As I said, the realism of the dogs lies in their personality more than in their appearance.  There are twenty breeds in all, each with their own distinct attitudes, likes and dislikes.  You get six breeds at the start, and the types depend on which version of the game you bought.  All twenty are eventually unlockable, but linking up wirelessly with a friend who has a different version is a more expedient way to complete your list of available breeds.

Once you have your new friend purchased and at home, naming is taken care of with the microphone.  Your dogs will actually respond to your voice, be it a simple call of their name or instructions on performing a trick.  Thankfully, tapping the screen is just as effective as calling their name, so playing in a public place is possible.  As you interact with your dog, he or she will become more accustomed to you and more obedient, and thus more receptive to learning tricks and commands.  Some dogs are more stubborn than others, and some of this depends on breed, so be prepared for a training challenge if you pick a rowdy pup.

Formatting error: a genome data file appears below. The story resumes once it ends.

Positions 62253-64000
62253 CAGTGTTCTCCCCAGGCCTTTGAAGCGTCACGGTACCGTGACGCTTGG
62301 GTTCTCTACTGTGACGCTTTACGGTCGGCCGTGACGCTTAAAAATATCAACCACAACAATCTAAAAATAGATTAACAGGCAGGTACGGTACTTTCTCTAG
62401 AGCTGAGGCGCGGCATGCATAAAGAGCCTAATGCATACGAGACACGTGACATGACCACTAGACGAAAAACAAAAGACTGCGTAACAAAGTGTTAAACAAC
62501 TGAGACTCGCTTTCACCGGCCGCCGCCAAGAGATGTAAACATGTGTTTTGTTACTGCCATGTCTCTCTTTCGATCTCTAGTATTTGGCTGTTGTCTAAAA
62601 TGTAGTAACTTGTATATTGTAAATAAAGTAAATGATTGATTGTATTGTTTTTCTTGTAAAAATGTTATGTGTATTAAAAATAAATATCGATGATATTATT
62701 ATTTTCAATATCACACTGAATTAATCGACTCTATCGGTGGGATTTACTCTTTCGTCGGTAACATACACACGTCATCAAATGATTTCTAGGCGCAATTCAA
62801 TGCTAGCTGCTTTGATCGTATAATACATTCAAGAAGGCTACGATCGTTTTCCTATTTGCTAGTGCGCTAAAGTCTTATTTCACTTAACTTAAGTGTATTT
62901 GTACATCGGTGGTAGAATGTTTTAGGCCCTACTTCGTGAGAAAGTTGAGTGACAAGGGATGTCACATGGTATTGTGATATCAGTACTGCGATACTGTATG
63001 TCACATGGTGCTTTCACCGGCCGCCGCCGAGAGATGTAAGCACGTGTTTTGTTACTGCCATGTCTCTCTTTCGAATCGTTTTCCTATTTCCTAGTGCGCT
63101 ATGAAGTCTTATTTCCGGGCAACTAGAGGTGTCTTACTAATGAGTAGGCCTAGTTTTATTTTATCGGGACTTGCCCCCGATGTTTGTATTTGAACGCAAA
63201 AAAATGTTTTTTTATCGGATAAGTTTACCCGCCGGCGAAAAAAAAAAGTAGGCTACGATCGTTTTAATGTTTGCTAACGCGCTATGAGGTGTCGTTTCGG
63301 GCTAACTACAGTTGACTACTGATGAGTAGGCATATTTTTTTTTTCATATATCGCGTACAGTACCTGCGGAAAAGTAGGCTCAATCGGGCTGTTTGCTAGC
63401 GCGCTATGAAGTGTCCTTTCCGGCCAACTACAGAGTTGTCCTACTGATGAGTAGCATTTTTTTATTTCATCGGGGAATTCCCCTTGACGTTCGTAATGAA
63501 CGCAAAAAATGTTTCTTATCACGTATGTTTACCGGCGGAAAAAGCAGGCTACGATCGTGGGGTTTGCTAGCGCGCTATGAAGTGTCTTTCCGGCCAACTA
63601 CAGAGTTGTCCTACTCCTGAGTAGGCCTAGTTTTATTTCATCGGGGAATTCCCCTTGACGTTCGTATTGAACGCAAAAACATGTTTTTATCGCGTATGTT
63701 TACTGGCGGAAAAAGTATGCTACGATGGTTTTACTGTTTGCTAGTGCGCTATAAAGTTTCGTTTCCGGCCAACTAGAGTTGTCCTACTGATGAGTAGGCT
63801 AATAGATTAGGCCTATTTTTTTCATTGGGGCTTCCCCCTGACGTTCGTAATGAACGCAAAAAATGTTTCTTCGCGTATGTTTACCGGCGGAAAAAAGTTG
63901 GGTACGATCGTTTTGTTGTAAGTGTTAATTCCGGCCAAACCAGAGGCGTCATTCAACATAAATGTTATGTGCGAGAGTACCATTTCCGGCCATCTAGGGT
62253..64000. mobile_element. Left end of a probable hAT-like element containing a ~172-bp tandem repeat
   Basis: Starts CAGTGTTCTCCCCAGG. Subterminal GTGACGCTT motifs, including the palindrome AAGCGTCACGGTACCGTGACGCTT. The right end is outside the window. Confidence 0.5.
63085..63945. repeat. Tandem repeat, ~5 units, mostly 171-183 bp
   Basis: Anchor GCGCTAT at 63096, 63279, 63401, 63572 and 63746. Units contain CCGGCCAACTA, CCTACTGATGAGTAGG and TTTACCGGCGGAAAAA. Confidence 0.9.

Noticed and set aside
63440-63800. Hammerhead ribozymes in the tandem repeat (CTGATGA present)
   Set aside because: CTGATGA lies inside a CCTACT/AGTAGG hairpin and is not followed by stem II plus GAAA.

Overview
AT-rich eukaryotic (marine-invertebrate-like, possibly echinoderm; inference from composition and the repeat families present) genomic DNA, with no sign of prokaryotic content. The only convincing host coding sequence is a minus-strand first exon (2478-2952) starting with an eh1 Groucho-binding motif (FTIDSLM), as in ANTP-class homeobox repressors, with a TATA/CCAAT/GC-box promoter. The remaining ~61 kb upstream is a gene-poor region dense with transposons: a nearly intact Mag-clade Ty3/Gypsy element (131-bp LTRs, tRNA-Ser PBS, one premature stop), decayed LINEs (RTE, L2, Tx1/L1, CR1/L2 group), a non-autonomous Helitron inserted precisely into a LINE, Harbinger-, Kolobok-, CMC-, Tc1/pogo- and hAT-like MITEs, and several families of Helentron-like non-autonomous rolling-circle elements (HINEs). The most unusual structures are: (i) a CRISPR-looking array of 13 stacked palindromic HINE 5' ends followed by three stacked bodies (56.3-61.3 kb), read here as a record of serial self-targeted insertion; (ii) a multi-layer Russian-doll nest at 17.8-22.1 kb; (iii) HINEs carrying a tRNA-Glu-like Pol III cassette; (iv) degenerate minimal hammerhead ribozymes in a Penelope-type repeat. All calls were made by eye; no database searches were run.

As you and your pet become more familiar and comfortable, you’ll also grow in confidence.  It takes consistent practice in a number of areas, but eventually you’ll be able to enter your dog in competitions.  The disc contest is self-explanatory; throw the frisbee and your dog will fetch it.  Distance thrown and number of catches within the time limit determines score.  Agility trials are a little tougher.  You’ll have to train your dog in the gym to leap hurdles, navigate tubes and zigzag through a series of poles.